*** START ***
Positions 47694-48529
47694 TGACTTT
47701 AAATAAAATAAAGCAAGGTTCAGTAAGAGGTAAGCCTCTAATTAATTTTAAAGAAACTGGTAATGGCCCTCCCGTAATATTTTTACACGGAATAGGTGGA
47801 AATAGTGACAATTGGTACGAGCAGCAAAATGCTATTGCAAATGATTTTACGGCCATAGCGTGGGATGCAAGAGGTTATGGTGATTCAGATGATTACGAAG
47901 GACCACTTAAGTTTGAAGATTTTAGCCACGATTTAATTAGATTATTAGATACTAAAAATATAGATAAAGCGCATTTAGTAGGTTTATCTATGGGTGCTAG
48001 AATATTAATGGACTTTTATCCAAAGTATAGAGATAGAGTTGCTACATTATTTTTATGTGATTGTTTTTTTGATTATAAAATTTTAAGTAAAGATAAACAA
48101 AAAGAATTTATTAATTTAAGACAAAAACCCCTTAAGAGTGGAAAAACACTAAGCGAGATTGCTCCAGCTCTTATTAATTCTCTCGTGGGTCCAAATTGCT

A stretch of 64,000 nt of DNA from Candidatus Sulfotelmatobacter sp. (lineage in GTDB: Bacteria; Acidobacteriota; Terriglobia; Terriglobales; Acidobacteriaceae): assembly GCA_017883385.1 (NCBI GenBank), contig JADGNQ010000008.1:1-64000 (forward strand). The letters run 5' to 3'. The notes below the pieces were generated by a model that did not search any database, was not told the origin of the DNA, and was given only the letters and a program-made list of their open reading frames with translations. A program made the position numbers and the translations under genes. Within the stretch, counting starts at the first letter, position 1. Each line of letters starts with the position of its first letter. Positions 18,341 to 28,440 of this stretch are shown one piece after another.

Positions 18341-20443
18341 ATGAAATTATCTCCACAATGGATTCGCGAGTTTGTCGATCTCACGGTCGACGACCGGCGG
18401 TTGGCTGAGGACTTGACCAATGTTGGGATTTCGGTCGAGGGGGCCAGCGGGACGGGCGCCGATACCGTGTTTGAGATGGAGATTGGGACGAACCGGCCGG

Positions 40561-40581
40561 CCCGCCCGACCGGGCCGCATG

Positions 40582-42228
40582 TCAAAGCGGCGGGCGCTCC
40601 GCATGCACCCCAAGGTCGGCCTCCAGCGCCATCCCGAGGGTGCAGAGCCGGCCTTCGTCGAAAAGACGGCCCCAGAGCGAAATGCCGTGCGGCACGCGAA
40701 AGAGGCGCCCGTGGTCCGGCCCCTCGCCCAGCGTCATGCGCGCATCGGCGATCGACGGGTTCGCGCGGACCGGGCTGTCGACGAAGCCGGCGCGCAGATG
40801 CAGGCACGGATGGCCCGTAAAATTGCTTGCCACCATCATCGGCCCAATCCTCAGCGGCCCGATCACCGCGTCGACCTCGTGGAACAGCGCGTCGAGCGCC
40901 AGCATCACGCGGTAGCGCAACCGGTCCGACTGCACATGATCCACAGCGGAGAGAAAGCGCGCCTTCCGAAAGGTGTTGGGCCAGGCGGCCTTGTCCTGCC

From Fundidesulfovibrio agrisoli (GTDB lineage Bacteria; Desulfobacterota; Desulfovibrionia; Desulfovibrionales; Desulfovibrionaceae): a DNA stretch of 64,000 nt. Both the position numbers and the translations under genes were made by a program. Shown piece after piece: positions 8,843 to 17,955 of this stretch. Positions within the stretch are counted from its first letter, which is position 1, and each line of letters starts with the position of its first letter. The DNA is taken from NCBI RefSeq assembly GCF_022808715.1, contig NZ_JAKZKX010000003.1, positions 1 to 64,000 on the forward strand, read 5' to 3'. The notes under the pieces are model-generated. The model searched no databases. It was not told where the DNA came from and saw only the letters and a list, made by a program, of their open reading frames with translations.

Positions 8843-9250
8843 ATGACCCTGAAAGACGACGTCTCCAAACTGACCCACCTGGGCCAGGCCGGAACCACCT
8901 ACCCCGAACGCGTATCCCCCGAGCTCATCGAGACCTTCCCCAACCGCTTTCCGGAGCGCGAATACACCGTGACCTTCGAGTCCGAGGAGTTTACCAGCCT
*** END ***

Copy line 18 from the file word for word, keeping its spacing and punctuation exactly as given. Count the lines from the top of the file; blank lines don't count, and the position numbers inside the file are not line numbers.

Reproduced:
40801 CAGGCACGGATGGCCCGTAAAATTGCTTGCCACCATCATCGGCCCAATCCTCAGCGGCCCGATCACCGCGTCGACCTCGTGGAACAGCGCGTCGAGCGCC